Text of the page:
Homemakers with the Golden Touch: Making Something Out of Nothing

Wednesday, 05 February 2014. Christina Tsamoura

Homemakers with the Golden Touch: Making Something Out of Nothing

Perhaps the most touching part of tradi -tional Greek cooking is what we call “Recipes Made from Scratch.”

Loukoumades (fried dough pastry), tiganites (pancakes), kourkoubinia (little phyllo rolls)… “Fried sweets” are among the most popular pastries in traditional Greek cuisine and they have made generations and generations of children’s faces gleam with joy over the years. And yet, these countless moments of pure childhood delight were masterfully made “from scratch:” a handful of flour and water with some olive oil for frying. Freshly baked bread is also made from “scratch,” and even today when it comes out of the oven nice and hot, even the most conscientious carb counter cannot resist reaching over for a slice. Flour, olive oil, and water are also the basic ingredients in a pita (pie), which often contained nothing more than a few wild greens that some homemaker picked along a trail on the way back home from the field and carefully stashed in her apron.

They say that the foundation of traditional Greek cooking is the trio of flour, olive oil, and wine. And when we hear the word “foundation,” it is usually implied that it will serve as the basis for some “superstructure” that will soon follow, where all the ingredients will ultimately come together to form the entirety of a dish. The (somewhat bitter) irony in the whole matter is that, as we have seen, Greek folk cooking has some very popular recipes to showcase where the initial foundation and the final product are one and the same – while the gastronomical “superstructure” never appears. And the irony is somewhat “bitter” because this observation testifies to the existence of a cuisine in which everyday cooks –the housewives with the “golden touch” – learned their art not at some culinary seminar, but from the necessities of life.

These women had to bear the burden of providing for the daily sustenance of a typically large family living in a poor and harsh natural or social environment. Some were farmers who were not fortunate enough to be born in the so-called “blessed” lands of the Mediterranean, next to fertile plains with well-fed livestock, fruit-bearing trees, plentiful gardens, abundant water, and cultivable soil, but rather in some “hellacious” mountainous crag also located in the Mediterranean, where you’d shudder in fear when it started to snow, or in some weather beaten, scalding “barren island,” where the only thing you’d think grew there were rocks. Still others were members of the early “urban” working class… You know the ones… those who lived in Athens in the 1920s, 77 percent of whom packed their entire family into a one-room home, with 41 percent of them (adults and children alike) sharing the same bed. And then again, there were others whose destiny included having to feed their entire family amidst wars and displacement.

Anyway you look at it, there were countless reasons and moments in the history of the Greek people when poverty abounded and material goods were scarce – and this influenced the cuisine as well. And these innumerable housewives with the “golden touch,” who could whip up a meal from scratch, kept their families alive thanks to their ingenuity and talent in coming up with so many different versions and forms of the same food, relying on ingredients as common as flour, olive oil, and water. Their everyday concoctions made children’s faces beam with joy. One day it was a golden brown tiganita, which was sweet because it had two drops of honey and cinnamon on top, the other day it would taste salty because they would top it with a little bit of grated cheese, the following day it would take the shape of a ball, as jubilant children would announce: “we’re having loukoumades tonight!” One can see the same ingredients and the same ingenuity used in the preparation of pita dough, only with greater technique. Some layers of phyllo are so transparent and ethereal that you would be hard pressed to believe that they were actually rolled out by hand. This is yet another chapter in the Greek culinary tradition regarding foods that change shape, texture, and appearance depending on the occasion – a perfect example of which is every type of “leipsopita” or “ftohopita” (pita of the poor), which could serve as the title for an entire category of pies.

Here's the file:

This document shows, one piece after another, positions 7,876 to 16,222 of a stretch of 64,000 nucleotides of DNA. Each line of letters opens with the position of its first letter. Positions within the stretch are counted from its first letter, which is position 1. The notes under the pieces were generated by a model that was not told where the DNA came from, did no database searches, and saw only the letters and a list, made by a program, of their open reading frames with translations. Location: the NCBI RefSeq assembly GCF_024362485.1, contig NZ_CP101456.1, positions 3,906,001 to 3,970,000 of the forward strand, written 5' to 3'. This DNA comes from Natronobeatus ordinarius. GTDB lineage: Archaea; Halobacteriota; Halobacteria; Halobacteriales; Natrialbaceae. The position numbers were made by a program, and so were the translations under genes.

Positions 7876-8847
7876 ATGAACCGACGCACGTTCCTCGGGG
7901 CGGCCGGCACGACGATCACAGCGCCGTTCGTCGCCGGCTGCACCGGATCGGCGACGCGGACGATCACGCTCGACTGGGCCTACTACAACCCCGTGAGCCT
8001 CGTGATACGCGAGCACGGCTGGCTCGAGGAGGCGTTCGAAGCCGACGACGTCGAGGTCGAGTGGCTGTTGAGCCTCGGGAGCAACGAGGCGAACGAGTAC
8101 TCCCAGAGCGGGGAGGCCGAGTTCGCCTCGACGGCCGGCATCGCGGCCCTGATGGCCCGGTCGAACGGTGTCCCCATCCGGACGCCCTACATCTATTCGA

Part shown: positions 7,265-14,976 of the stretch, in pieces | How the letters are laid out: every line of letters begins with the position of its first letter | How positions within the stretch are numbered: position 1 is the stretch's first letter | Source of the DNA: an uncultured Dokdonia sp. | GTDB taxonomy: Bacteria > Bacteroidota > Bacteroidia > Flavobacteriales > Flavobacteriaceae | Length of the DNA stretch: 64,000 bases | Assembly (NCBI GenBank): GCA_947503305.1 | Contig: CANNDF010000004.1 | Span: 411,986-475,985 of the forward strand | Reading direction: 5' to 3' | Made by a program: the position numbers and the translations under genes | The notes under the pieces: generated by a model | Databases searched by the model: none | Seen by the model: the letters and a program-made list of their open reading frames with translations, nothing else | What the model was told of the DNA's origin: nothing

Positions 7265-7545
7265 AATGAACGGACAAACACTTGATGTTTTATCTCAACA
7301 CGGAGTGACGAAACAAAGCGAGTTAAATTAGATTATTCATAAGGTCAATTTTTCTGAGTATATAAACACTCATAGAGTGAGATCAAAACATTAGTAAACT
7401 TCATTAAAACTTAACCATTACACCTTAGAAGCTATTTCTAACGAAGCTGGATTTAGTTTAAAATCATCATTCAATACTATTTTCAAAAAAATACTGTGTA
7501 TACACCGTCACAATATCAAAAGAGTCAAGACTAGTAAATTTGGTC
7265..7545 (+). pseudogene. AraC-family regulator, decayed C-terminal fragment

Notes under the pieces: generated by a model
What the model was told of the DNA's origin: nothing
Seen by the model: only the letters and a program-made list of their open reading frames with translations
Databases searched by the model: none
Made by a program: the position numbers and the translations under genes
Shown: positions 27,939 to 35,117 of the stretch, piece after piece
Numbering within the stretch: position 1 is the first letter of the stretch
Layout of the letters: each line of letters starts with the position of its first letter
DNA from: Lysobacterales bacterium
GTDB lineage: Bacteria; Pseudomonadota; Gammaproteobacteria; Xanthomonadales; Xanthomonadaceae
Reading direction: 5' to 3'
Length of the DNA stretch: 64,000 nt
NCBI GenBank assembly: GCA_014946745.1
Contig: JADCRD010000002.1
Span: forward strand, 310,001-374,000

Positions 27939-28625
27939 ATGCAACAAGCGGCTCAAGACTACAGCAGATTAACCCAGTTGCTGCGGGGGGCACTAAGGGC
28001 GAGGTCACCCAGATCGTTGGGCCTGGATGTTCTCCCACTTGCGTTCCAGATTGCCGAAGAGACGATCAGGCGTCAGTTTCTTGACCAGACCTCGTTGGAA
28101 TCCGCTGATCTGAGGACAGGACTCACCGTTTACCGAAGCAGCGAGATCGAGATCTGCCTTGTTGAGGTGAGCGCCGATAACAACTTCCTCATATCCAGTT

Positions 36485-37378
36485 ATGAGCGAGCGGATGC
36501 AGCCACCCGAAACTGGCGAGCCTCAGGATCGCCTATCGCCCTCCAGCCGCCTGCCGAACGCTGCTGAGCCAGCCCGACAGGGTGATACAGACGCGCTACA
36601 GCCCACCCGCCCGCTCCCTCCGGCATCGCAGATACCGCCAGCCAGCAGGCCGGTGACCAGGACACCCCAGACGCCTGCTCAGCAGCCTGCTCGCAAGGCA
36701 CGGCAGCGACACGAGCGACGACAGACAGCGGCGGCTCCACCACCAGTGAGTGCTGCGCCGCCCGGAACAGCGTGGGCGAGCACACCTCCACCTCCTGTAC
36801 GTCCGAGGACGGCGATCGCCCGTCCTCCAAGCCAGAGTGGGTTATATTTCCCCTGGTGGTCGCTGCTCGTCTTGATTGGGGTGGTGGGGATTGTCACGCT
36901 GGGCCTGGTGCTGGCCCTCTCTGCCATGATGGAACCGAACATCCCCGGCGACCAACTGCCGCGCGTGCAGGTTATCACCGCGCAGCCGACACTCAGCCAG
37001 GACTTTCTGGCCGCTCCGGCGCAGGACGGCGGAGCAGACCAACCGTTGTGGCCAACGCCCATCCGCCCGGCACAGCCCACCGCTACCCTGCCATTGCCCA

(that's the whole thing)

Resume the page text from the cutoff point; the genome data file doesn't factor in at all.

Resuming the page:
If you have game meat, eggs, delicatessen meats, cheeses, butter, heavy cream, abundant chocolate, fruits, and nuts brought from the Garden of Eden together with spices from the four corners of the earth at your disposal… well, then, no matter what you do – unless you are completely useless in the kitchen – you’ll be able to put together something edible. Depending on your knowledge and talent, you might even produce a culinary masterpiece. However, the opposite situation – making something out of nothing – is what creates awe and amazement. We pay our respect to those old-school homemakers who were skilled in the art of creating beauty, smiles, and delicacies from the meager ingredients at their disposal – and who knew how to ensure that their loved ones were never deprived of this joy because of the absence of ingredients that they wish they had.

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